22. If your bank is a member of the Global ATM Alliance (44,000 cash machines in over 40 countries) you can use your debit card to withdraw in pesos with no surcharge or access fees. I deal with Scotiabank in Canada and there are a ton of Scotiabanks in Latin America and the Caribbean which makes it cheap, safe, and easy to get local currencies plus I can also use the other Global Alliance banks for free ATM access. BTW: Bank of America in the U.S. is affiliated with Scotiabank in Mexico. HSBC in the U.S. is affiliated with HSBC Mexico. Santander, in the U.S., is affiliated with Santander Mexico.
  23. Hubby and I enjoyed a tour to San Sebastian del Oeste and the traditional tequila farm & distillery with a pleasant wander around the town, although it was very quiet and nothing exceptional - we took some interesting photos of buildings and the miners' statue. We had a pleasant little lunch at the cantina in town, decent traditional Mexican food. We weren't on a cruise on that trip, but got several 'free' tours etc. plus a great buffet breakfast (Mex & American) for going to a timeshare presentation in PV (which is an easy way for us to get a bunch of tours as we are not even tempted by timeshares and always warn the presenters ahead of time, lol.) I would go to San Sebastian again, as it was a pleasant diversion from the beach and the tequila was quite good. Not sure what sort of price the cruise may be charging for the shore excursion so you will have to weigh out what it's worth to you.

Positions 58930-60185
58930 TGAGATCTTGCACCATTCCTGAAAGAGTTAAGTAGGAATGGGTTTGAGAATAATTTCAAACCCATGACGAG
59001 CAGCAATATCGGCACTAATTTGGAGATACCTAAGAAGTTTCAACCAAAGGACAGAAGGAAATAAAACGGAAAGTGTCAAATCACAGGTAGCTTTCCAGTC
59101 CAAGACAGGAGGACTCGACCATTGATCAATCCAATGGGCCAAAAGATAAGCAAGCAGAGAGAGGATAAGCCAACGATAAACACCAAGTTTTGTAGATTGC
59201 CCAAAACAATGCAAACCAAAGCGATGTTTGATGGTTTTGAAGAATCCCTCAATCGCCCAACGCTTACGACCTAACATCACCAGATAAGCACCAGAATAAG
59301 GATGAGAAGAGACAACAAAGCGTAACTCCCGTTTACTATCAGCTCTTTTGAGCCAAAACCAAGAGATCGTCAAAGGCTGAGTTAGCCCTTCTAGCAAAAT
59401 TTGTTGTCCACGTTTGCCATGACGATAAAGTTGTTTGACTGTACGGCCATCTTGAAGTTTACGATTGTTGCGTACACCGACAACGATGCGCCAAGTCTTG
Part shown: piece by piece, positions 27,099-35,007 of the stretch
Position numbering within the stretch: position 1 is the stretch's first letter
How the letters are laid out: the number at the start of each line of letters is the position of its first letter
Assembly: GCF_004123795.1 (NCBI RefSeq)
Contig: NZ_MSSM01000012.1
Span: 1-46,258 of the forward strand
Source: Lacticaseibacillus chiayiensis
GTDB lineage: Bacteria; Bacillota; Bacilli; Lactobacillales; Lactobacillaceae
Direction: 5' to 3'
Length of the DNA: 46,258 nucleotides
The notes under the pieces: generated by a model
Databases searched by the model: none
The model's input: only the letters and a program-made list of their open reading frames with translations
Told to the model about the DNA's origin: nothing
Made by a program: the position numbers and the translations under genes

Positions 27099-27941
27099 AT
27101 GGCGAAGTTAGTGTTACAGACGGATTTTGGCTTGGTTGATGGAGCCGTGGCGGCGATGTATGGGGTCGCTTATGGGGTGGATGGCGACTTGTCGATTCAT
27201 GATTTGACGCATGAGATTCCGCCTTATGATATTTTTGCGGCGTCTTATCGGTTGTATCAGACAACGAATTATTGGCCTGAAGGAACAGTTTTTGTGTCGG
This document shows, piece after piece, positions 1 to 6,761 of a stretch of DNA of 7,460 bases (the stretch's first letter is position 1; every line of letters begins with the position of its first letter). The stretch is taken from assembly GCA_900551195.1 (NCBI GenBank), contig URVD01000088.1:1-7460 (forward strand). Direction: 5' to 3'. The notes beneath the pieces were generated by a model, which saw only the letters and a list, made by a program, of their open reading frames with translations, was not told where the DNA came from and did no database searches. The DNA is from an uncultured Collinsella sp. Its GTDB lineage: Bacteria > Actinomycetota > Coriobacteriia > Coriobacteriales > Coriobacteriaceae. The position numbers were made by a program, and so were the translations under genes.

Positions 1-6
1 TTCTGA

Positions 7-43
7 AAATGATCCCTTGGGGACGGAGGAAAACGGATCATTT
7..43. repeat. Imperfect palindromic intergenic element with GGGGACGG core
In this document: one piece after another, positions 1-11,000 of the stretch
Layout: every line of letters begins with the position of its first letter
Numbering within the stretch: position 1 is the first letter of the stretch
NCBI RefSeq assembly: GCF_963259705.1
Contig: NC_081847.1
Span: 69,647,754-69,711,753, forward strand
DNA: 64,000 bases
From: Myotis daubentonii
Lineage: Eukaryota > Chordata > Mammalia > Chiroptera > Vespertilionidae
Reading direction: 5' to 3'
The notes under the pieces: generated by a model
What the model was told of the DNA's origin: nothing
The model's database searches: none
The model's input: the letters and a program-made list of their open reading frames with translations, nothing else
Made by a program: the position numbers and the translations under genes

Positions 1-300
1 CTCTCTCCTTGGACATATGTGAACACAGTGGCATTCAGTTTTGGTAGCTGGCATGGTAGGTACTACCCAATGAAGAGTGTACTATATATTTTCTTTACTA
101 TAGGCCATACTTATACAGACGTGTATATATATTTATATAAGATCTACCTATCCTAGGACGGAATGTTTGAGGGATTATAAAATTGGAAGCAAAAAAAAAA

24. Too bad the Prinsendam's final voyage wasn't a 'proper' Orange Party. Lots of crew members and officers and cruise director all had orange on and were dancing with other staff and cruisers and we did have Dutch snacks although no apple pie. Even the band members all had something orange on, ties, hair do-dads, scarves, etc. It was a good time on the Westerdam.
  25. Our Orange Party was on Wed night, night 4 of our 1 week cruise.